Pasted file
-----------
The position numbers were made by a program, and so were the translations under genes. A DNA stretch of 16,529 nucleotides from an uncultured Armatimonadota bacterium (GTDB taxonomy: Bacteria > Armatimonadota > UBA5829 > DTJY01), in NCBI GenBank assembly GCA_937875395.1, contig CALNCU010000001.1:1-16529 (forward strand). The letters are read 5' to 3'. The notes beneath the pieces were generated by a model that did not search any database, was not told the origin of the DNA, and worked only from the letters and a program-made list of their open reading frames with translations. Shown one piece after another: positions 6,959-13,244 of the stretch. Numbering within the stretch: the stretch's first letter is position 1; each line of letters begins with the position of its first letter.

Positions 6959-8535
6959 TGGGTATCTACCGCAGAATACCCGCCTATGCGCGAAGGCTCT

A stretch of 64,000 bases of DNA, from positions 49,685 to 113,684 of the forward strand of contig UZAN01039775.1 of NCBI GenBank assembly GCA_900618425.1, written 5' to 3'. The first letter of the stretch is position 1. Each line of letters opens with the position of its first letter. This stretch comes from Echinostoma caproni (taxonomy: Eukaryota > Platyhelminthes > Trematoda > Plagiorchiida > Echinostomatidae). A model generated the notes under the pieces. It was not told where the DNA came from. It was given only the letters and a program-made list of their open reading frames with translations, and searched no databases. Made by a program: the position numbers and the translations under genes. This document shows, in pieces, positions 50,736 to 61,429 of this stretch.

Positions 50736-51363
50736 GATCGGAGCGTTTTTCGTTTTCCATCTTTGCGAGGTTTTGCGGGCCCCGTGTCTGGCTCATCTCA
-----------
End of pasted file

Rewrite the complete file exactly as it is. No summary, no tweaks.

The position numbers were made by a program, and so were the translations under genes. A DNA stretch of 16,529 nucleotides from an uncultured Armatimonadota bacterium (GTDB taxonomy: Bacteria > Armatimonadota > UBA5829 > DTJY01), in NCBI GenBank assembly GCA_937875395.1, contig CALNCU010000001.1:1-16529 (forward strand). The letters are read 5' to 3'. The notes beneath the pieces were generated by a model that did not search any database, was not told the origin of the DNA, and worked only from the letters and a program-made list of their open reading frames with translations. Shown one piece after another: positions 6,959-13,244 of the stretch. Numbering within the stretch: the stretch's first letter is position 1; each line of letters begins with the position of its first letter.

Positions 6959-8535
6959 TGGGTATCTACCGCAGAATACCCGCCTATGCGCGAAGGCTCT

A stretch of 64,000 bases of DNA, from positions 49,685 to 113,684 of the forward strand of contig UZAN01039775.1 of NCBI GenBank assembly GCA_900618425.1, written 5' to 3'. The first letter of the stretch is position 1. Each line of letters opens with the position of its first letter. This stretch comes from Echinostoma caproni (taxonomy: Eukaryota > Platyhelminthes > Trematoda > Plagiorchiida > Echinostomatidae). A model generated the notes under the pieces. It was not told where the DNA came from. It was given only the letters and a program-made list of their open reading frames with translations, and searched no databases. Made by a program: the position numbers and the translations under genes. This document shows, in pieces, positions 50,736 to 61,429 of this stretch.

Positions 50736-51363
50736 GATCGGAGCGTTTTTCGTTTTCCATCTTTGCGAGGTTTTGCGGGCCCCGTGTCTGGCTCATCTCA